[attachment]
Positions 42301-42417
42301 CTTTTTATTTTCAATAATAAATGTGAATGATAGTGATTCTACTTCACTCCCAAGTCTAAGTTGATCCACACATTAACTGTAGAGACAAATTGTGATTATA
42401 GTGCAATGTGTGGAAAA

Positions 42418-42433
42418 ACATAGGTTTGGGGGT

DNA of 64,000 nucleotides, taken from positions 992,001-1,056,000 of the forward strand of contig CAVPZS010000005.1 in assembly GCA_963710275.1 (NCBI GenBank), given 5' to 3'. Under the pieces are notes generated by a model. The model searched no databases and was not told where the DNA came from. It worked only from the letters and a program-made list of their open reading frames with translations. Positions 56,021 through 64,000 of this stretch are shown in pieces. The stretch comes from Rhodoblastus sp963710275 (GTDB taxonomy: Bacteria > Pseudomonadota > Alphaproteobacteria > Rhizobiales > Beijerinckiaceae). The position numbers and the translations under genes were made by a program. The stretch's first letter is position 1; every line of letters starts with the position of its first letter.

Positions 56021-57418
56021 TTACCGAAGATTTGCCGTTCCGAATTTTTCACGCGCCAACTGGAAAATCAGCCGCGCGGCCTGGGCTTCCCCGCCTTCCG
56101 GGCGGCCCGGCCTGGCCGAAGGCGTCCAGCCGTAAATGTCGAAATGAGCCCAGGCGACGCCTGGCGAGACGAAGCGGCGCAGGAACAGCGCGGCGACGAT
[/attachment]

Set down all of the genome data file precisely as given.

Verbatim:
Positions 42301-42417
42301 CTTTTTATTTTCAATAATAAATGTGAATGATAGTGATTCTACTTCACTCCCAAGTCTAAGTTGATCCACACATTAACTGTAGAGACAAATTGTGATTATA
42401 GTGCAATGTGTGGAAAA

Positions 42418-42433
42418 ACATAGGTTTGGGGGT

DNA of 64,000 nucleotides, taken from positions 992,001-1,056,000 of the forward strand of contig CAVPZS010000005.1 in assembly GCA_963710275.1 (NCBI GenBank), given 5' to 3'. Under the pieces are notes generated by a model. The model searched no databases and was not told where the DNA came from. It worked only from the letters and a program-made list of their open reading frames with translations. Positions 56,021 through 64,000 of this stretch are shown in pieces. The stretch comes from Rhodoblastus sp963710275 (GTDB taxonomy: Bacteria > Pseudomonadota > Alphaproteobacteria > Rhizobiales > Beijerinckiaceae). The position numbers and the translations under genes were made by a program. The stretch's first letter is position 1; every line of letters starts with the position of its first letter.

Positions 56021-57418
56021 TTACCGAAGATTTGCCGTTCCGAATTTTTCACGCGCCAACTGGAAAATCAGCCGCGCGGCCTGGGCTTCCCCGCCTTCCG
56101 GGCGGCCCGGCCTGGCCGAAGGCGTCCAGCCGTAAATGTCGAAATGAGCCCAGGCGACGCCTGGCGAGACGAAGCGGCGCAGGAACAGCGCGGCGACGAT